Assembly passes bill requiring faster storm plans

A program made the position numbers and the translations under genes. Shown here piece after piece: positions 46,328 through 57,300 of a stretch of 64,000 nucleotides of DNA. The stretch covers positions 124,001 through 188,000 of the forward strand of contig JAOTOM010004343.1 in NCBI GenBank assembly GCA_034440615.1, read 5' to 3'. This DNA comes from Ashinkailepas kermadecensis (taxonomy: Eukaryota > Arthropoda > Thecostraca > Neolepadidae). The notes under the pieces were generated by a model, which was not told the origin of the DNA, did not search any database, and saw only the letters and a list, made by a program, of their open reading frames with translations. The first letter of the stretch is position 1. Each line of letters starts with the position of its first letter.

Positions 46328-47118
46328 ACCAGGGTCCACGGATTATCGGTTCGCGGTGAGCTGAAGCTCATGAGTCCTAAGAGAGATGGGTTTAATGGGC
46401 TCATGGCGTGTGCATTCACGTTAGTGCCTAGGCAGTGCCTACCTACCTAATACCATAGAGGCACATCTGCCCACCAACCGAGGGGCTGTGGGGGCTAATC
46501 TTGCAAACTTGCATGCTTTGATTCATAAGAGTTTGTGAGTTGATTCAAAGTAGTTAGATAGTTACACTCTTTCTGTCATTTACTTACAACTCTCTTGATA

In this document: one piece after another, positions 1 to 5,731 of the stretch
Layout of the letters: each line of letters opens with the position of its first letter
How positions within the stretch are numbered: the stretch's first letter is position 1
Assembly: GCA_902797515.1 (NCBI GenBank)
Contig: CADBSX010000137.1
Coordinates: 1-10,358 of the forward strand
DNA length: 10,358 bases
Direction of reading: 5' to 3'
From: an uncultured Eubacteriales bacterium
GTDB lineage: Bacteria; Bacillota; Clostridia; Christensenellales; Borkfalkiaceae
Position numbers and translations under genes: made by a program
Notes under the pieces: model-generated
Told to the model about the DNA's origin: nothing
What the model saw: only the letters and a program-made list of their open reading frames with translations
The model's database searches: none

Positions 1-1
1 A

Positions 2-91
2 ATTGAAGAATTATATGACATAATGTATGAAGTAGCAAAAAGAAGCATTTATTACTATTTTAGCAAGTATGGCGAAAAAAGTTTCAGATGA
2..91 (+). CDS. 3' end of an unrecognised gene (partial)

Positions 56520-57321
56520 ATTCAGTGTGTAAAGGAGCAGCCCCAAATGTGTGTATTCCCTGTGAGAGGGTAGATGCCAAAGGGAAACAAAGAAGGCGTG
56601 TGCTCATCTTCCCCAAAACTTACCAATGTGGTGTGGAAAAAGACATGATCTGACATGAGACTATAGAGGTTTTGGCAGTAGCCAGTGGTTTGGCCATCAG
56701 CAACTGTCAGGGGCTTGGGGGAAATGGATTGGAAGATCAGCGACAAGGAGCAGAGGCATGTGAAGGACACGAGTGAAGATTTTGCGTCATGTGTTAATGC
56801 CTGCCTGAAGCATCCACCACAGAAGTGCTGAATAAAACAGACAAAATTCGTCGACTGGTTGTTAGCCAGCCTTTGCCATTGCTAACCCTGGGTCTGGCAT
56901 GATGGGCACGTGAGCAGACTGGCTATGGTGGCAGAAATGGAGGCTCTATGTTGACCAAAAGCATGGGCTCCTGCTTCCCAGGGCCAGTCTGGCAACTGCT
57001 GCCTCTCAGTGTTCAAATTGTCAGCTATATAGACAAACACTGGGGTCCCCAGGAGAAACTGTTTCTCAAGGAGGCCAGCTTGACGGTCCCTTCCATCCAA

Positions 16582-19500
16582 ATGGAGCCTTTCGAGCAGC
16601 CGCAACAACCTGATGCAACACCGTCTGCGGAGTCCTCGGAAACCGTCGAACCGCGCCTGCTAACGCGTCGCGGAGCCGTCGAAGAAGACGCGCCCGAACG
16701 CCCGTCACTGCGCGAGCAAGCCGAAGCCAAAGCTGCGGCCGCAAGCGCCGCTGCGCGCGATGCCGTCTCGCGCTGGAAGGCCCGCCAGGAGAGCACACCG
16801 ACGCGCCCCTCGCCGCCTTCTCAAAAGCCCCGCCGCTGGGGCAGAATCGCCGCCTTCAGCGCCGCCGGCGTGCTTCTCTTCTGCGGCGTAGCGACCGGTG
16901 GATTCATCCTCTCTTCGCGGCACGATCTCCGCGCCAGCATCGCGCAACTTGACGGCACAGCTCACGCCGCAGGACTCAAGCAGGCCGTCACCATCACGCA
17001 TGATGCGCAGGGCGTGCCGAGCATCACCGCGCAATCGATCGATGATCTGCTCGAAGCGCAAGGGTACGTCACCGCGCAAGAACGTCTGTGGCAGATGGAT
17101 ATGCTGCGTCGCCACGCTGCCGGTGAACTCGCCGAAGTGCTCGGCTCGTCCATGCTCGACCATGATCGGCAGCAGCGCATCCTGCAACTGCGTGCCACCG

Paul Kirby is reporting for the Daily Freeman.the New York state Assembly has approved a law that would require utilities to submit weather event emergency plans to the Public Service Commission within 24 hours. Assemblymember Kevin Cahill said the legislation has made its way through the Assembly and a Senate version is currently pending. According to Cahill’s office, the law requires “electric utilities to develop and submit emergency weather event response plans to the Public Service Commission, including staffing procedures as well as catalog restoration after 24-hour periods.“ Cahill said in a statement that storm preparedness has become a significant concern for many. “When a utility provides power to consumers, it is the responsibility of that company to take every measure to ensure that those services are maintained through extreme weather to the best of their ability and reconnected as early as possible in the event of an outage,” he said. According to Cahill's office, the ice storm that struck on February 4, caused nearly 50,000 Ulster County outages and some of those outages lasted for five days. Central Hudson spokesperson Joseph Jenkins said this week the company already submits plans to state regulators. “Central Hudson has developed and follows an electric emergency plan that is reviewed, updated and approved annually by state regulators, then shared with county officials." He said the plan includes a storm classification system that details staffing levels, preparations, operations, the process by which the company acquires mutual aid. Read more in the Daily Freeman.